Artist's Statement

Some time ago, I stumbled upon some glass-plate negatives in the archive of the small college where I was teaching. One of the negatives showed an interior view of a building taken in the 1870’s. “Science Hall” contained a large diorama of taxidermy. A stuffed cassowary in the corner of the image caught my attention. I had recently photographed the same stuffed bird. I stared across a 140-year gulf of time and found a specimen that I knew from the biology lab down the hall.

Classroom learning spaces contain decorative traces of epistemologies. Charts of chemical elements or stuffed cassowaries are meant as aids to teaching. Traces of math problems erased on a chalkboard testify to a moment of engagement. Chalkboard drawings by a professor’s child form evidence of the lived experience of working at a small college.

Classrooms also betray an institutional aesthetic. My small school was on the verge of a program of academic renewal. Rooms built in the 1950’s seemed tired and decrepit. Student labor was free, and walls were painted with awkward murals to personalize a space. Money was tight; nothing was thrown out, and everything was left casually in laboratories and studios. A 140-year-old cassowary was amazing. It was also moth-eaten and kept in a corner because there was no storage space.

Classrooms constitute a dialog about power. They are spaces where I keep students under surveillance. They are spaces where I grade and assess. In that sense, structures of power in these spaces are explicit. The spaces are also places where power is exchanged and contested. Access to restricted laboratories and studios is given away to favored students. Leaving equipment in a space constitutes “squatter’s rights” when faculty are building empires. Students answer power with graffiti and vandalism, reminding the rest of us that power is given and not taken.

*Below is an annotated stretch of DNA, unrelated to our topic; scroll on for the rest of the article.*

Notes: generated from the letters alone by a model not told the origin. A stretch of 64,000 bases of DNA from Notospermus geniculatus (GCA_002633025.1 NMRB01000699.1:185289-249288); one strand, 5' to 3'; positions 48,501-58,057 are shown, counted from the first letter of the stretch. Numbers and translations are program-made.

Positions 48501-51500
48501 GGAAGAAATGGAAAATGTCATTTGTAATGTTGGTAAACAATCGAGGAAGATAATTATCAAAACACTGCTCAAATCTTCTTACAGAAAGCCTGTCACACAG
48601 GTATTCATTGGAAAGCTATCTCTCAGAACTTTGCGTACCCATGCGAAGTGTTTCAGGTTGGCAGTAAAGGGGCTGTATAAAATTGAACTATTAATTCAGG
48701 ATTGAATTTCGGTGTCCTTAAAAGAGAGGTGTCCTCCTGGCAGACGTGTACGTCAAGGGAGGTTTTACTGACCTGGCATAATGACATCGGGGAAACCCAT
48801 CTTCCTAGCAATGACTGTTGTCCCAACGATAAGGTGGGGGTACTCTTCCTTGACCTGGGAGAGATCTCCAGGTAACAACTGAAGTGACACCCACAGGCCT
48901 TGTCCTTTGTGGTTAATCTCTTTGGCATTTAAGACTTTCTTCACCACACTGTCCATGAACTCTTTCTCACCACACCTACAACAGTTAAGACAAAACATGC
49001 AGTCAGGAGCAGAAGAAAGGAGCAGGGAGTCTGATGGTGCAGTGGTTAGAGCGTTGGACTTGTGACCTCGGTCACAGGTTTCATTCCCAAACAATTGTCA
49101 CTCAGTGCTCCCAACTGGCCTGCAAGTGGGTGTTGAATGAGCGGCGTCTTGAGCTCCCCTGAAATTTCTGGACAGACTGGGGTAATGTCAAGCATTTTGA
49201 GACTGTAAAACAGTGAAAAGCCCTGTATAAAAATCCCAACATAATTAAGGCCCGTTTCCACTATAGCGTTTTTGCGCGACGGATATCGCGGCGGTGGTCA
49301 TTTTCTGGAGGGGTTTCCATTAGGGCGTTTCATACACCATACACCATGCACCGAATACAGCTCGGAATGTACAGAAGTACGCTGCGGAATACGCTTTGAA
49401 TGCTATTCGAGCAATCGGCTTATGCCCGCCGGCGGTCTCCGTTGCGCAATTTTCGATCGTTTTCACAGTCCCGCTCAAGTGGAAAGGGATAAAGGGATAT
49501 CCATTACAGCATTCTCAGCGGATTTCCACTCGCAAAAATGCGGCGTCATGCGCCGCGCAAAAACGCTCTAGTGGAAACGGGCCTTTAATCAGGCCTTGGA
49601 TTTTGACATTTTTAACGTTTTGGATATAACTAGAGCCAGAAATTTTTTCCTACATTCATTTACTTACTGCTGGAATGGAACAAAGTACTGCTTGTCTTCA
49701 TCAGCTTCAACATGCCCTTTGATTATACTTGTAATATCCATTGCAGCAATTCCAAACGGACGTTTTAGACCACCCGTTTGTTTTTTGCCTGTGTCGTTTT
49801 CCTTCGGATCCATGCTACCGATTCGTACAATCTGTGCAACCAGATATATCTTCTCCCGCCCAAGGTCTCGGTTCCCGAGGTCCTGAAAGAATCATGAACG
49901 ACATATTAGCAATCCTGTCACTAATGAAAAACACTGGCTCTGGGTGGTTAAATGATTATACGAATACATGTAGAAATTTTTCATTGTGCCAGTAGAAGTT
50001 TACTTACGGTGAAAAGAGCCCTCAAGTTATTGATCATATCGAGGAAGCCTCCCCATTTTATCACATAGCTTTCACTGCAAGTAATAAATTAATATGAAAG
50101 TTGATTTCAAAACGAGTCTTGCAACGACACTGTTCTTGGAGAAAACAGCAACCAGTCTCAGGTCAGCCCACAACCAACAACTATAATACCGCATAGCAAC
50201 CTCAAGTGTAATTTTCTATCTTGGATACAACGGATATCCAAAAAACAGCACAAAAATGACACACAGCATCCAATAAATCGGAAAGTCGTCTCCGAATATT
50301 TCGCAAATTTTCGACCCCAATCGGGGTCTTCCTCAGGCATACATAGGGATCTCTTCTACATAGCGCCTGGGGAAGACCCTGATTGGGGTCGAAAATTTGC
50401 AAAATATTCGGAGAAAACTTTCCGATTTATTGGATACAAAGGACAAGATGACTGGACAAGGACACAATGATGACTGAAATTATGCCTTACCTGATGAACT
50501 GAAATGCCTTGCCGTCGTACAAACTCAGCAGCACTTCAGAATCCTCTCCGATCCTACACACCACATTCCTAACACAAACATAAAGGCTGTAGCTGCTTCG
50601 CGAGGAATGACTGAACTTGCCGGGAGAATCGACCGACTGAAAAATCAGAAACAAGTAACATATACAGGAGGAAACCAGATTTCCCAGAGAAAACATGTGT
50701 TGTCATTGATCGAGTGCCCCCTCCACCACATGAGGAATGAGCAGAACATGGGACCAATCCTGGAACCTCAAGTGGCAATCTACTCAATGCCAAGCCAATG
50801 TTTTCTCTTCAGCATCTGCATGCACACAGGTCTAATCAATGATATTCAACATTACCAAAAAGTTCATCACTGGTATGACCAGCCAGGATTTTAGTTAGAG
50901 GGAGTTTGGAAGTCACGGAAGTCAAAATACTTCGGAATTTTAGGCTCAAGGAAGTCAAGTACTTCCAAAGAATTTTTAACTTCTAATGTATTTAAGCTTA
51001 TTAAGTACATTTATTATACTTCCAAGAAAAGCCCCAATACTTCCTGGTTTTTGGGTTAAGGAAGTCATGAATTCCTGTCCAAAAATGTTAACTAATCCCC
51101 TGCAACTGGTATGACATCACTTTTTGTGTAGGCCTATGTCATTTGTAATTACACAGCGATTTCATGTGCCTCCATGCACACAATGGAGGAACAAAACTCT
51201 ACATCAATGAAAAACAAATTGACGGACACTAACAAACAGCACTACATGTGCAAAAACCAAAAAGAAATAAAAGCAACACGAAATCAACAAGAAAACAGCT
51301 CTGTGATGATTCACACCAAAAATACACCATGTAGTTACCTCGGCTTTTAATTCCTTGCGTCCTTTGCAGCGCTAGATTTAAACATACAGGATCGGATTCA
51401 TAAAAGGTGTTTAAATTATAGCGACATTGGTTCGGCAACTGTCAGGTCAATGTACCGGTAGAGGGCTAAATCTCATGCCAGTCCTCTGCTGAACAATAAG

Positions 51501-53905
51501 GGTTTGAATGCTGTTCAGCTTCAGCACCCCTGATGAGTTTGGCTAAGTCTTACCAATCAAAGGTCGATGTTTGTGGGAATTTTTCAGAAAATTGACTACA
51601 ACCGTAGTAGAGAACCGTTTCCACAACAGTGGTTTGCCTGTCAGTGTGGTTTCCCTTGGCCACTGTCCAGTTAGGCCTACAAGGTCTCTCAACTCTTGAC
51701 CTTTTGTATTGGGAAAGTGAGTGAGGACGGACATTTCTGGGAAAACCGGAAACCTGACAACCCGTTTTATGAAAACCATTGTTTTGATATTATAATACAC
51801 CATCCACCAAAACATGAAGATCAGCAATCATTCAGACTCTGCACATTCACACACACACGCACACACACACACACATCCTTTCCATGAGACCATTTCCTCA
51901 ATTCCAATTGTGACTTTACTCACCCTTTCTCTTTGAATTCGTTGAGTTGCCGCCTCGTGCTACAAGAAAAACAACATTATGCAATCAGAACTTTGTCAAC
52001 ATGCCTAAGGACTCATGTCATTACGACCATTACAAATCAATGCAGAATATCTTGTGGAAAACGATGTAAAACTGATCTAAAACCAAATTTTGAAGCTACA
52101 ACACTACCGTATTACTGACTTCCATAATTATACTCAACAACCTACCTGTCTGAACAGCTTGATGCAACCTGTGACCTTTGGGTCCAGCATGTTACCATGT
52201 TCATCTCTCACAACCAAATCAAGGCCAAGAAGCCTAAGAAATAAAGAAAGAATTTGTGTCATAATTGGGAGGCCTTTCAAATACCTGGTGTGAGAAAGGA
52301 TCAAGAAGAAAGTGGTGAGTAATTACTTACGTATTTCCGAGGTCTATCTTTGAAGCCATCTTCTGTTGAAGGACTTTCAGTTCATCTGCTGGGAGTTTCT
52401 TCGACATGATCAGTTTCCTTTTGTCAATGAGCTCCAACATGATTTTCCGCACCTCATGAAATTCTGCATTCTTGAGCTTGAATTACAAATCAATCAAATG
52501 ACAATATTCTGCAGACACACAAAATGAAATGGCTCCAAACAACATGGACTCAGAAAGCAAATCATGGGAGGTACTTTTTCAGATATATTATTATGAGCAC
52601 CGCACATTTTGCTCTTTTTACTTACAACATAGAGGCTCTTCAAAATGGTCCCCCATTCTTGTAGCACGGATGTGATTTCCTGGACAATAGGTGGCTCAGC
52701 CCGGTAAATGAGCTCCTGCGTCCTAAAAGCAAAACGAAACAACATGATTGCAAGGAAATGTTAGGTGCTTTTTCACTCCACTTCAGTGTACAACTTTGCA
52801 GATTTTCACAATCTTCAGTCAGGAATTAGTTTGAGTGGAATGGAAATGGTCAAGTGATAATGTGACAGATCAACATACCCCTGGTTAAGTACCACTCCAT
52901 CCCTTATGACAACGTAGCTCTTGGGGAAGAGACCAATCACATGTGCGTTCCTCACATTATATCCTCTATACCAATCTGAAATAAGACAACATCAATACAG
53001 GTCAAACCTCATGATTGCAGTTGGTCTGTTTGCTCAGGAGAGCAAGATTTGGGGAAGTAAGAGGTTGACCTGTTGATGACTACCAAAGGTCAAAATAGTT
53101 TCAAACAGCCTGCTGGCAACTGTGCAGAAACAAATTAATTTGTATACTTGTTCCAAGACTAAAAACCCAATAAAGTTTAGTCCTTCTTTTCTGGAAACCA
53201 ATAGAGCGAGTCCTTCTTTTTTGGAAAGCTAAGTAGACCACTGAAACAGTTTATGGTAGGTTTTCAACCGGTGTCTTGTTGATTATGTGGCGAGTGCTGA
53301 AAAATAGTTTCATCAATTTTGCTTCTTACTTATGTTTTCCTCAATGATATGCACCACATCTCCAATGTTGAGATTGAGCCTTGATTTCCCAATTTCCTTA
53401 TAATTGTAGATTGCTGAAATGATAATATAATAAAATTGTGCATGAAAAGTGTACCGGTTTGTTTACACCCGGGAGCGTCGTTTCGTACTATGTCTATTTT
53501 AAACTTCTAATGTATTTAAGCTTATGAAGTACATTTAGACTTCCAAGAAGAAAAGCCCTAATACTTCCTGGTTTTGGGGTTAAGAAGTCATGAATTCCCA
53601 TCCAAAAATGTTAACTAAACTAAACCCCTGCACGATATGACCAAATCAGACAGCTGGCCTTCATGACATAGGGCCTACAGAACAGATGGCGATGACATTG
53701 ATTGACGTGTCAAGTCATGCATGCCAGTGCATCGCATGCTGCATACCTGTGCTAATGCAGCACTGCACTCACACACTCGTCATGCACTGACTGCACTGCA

I hoped to catalog the learning spaces at my small college before they were upgraded. More importantly, I hoped to eavesdrop on a discussion. These spaces were the site and evidence of arguments about who had the right to access. The spaces constituted an architecture of power, conferring the ability to observe and grade our students. The spaces recorded a conversation about learning and bodies of knowledge. The spaces were a 140-year-old connection to past colleague and students. They were institutional memory and institutional identity.